In today’s world of Facebook, Twitter, and high-def, and big-screen TV sets with digital surround sound, it’s no longer enough to be good at arguing if you’re a prosecutor. Now, you have to appeal to jurors visually, too, says the Detroit Free Press. Prosecutors increasingly rely on sophisticated computer graphics, aerial satellite photos from Google Earth, and other technology-laden presentations in criminal trials so that jurors can see — not just hear– the case.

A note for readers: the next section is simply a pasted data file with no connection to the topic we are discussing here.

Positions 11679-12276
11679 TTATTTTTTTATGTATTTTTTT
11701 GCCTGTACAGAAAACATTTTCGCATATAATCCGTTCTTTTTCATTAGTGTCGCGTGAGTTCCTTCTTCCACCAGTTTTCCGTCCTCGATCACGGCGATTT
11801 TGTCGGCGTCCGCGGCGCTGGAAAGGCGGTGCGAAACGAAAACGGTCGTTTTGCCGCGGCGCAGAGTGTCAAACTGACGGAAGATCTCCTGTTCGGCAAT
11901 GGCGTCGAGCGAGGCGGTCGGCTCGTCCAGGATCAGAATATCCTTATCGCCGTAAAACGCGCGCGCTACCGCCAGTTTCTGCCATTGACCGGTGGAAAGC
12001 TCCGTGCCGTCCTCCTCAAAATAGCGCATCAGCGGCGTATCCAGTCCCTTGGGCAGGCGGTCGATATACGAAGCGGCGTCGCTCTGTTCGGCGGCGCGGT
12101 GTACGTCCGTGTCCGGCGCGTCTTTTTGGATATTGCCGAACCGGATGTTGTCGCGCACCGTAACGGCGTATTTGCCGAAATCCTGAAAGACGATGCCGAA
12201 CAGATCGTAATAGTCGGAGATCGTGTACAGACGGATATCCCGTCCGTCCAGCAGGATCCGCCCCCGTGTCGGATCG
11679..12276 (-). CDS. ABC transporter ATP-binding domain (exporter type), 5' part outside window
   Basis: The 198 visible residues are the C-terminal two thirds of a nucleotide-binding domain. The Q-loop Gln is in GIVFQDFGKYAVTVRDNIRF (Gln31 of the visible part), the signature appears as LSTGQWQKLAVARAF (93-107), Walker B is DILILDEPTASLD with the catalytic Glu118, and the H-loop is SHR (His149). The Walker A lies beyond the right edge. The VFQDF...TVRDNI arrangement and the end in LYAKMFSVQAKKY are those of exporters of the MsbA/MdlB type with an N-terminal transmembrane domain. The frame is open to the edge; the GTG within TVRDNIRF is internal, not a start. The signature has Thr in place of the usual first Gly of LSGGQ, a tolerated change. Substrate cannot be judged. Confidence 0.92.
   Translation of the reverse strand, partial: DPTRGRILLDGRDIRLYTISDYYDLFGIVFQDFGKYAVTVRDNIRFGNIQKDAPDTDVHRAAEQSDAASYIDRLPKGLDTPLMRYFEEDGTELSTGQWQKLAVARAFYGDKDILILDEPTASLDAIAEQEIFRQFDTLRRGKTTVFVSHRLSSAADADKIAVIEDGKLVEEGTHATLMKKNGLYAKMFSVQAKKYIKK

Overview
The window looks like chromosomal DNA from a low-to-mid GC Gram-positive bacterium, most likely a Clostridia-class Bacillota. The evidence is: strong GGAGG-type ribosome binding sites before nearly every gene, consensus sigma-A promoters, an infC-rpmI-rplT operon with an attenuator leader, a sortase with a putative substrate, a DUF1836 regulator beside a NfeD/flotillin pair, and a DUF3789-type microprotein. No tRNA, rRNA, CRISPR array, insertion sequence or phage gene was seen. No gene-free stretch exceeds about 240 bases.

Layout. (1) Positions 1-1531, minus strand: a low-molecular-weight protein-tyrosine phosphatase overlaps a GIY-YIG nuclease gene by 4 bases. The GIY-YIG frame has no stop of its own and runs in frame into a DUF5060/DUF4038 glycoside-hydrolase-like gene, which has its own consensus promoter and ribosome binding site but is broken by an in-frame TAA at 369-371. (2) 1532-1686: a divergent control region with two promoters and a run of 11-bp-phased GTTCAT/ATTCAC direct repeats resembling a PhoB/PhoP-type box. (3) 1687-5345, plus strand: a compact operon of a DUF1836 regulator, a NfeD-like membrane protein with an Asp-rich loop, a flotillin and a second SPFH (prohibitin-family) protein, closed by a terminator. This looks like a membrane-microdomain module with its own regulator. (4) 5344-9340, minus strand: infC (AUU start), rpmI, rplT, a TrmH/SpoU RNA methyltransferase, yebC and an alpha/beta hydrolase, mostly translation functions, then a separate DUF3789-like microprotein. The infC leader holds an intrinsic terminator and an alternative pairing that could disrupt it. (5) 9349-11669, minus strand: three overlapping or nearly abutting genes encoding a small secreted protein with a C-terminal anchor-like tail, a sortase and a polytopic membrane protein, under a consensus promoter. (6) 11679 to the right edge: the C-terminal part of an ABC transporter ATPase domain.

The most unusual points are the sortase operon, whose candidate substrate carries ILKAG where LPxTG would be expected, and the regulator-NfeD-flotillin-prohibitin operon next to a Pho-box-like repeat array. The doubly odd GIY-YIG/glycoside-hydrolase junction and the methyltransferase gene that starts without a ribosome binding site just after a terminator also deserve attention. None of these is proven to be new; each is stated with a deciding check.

“Now it’s more paramount than ever to show jurors, not just tell them,” said Macomb County Prosecutor Eric Smith, whose office sent two investigators to a courtroom technology course. Howard Nations, a Texas attorney recognized as the first to introduce an animation as trial evidence in 1989, said that juries nowadays are largely comprised of people who grew up in the digital age. When jurors deliberate, studies show, 8 percent of what they remember comes from what they hear, while 55 percent is from what they see.